Make players explain how they turned to evil. If the answer is too facile (“I hate people”, “I was raised this way”, etc) then dig deeper. Why do you hate people? What did your family teach you? Doing this gets the player to think more about what their character motivations are, and as GM it helps you create a more meaningful story to tell.
Some GMs are comfortable with a spontaneous narrative style of game, so they might be able to run an Evil campaign. More likely there will develop a friction between the GM and players. For example, the GM will have to attach a consequence to the character actions. The Thieves Guild might send out their top thief to steal back the jewels, or the church might fund a group of heroes to put an end to the party actions. Evil should not go unpunished, yet this begins to erode the player/GM relationship because the play style becomes adversarial.
Making Evil Work
Making these evil campaigns work really involves a reversal of the things highlighted above. This begins at character creation, where the party being made should be able to work together as a unit. Characters should have passions which align with each other, which should minimise party infighting. The party should have a purpose as well, so the GM has some idea of what activities the party will pursue, thus giving her time to prepare some material.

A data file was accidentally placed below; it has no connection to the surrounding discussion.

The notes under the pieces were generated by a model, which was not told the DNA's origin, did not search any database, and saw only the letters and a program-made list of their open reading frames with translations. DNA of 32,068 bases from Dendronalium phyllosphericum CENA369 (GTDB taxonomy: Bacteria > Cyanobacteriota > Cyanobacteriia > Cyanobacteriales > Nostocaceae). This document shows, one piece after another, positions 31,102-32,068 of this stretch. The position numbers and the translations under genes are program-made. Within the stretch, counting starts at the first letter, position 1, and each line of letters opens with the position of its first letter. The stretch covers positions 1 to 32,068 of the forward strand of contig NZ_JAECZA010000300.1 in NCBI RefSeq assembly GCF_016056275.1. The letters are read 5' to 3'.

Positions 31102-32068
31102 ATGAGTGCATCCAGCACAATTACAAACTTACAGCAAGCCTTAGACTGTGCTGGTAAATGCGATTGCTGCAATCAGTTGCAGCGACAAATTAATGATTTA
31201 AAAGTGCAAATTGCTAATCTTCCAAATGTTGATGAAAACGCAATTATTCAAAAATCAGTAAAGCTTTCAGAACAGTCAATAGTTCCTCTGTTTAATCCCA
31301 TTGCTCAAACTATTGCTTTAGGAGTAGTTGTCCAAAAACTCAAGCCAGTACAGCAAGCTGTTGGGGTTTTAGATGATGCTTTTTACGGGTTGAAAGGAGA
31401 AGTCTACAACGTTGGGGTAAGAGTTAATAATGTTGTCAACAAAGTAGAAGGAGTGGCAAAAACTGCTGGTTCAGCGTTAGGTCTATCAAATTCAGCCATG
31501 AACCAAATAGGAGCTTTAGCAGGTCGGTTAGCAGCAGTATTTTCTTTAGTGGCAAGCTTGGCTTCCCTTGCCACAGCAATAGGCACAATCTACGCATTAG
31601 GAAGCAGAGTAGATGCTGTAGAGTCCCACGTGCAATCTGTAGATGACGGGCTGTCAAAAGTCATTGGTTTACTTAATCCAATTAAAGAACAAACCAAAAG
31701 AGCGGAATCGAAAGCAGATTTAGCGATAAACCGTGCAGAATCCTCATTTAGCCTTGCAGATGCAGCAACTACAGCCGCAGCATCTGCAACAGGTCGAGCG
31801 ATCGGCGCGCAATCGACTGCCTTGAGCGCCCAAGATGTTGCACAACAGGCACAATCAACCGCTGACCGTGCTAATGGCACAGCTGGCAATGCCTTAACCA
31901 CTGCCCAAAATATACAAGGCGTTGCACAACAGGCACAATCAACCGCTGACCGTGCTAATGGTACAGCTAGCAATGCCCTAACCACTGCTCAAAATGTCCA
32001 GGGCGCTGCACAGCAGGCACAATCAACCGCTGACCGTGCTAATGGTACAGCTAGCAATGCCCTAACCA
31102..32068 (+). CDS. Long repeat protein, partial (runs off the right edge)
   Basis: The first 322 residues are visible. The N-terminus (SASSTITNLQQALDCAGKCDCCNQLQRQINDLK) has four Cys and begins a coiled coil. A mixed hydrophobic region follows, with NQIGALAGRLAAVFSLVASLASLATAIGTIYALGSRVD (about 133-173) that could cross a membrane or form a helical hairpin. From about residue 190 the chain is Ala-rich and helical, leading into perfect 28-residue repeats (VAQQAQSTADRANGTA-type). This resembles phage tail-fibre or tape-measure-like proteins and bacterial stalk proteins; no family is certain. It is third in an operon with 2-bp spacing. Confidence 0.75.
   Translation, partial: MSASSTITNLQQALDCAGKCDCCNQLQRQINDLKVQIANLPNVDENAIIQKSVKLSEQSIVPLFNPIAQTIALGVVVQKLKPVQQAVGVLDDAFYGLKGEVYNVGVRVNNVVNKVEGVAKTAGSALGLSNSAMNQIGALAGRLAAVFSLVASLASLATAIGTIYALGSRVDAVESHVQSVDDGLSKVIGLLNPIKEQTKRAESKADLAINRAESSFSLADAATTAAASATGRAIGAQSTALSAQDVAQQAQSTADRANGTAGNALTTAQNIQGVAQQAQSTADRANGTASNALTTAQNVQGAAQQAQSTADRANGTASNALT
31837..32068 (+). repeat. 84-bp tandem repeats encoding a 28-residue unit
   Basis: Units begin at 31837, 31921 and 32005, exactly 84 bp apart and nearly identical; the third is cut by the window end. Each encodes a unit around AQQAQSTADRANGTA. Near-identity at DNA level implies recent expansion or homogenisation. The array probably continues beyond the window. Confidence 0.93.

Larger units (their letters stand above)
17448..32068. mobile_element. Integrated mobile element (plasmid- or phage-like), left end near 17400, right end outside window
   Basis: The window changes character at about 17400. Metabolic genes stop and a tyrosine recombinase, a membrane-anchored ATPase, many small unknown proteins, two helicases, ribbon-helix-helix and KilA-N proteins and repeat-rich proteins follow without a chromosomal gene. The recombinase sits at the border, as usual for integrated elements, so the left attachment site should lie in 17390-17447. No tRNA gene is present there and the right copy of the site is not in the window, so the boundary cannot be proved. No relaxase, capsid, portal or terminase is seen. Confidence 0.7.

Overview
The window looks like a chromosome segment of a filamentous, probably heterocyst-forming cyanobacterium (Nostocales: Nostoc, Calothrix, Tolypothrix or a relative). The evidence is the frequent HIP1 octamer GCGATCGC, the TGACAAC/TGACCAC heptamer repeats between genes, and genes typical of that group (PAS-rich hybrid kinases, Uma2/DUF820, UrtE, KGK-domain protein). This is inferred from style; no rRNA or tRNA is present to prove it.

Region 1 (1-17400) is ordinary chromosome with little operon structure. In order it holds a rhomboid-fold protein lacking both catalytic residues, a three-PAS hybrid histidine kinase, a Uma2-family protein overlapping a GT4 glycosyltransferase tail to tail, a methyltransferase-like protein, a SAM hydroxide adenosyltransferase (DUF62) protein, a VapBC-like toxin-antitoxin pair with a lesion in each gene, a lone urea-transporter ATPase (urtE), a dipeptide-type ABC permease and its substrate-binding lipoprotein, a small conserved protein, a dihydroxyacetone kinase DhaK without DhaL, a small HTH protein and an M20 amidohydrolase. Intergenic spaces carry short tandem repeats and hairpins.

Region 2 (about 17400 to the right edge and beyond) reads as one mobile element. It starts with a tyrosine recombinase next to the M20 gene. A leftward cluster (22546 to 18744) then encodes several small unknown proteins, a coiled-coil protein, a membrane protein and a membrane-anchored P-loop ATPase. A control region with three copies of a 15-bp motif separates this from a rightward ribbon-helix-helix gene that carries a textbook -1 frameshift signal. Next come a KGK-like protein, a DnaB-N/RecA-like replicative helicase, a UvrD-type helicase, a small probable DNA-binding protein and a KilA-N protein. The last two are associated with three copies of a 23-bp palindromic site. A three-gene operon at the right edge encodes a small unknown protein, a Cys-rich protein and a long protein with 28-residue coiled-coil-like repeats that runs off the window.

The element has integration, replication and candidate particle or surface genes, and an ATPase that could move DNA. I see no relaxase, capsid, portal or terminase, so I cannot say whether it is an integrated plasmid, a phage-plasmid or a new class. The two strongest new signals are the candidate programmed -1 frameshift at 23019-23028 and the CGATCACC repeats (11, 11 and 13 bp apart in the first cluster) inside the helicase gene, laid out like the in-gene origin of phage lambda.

Try to be considerate towards others players as well. Depending on who is at your table, some people are going to create negative feelings if voiced. Infanticide, rape, elder abuse and killing animals are just a few red button evils which could cause real world consequences. If you must go there, be sure not to glorify the acts.
As a GM, you need to carefully consider the impact the evil party is having on the society, and create suitable consequences for the party. For example, if the Ranger in the party shoots the king’s daughter off the parapet just for fun, then follow that through and have the king dump a solid part of his treasury on hiring some good adventurers to bring the criminal to justice.
Avoid evil done just for the lulz, because it lacks meaning. Evil should always have at least as much purpose as acts of good. Evil should carefully consider the penalties for acting outside the cultural norms, and the GM should be ready to apply the consequences.
Playing in an Evil campaign can be a really fun way to refresh the game, but it will be the most fun if it faces a new set of challenges which were never an issue for good characters. Above all, it should have meaning if it wants to last for any length of time. Remember, roleplaying is all about telling a good story, not just about acting like children.
Last of all, make sure your players practice a good evil laugh.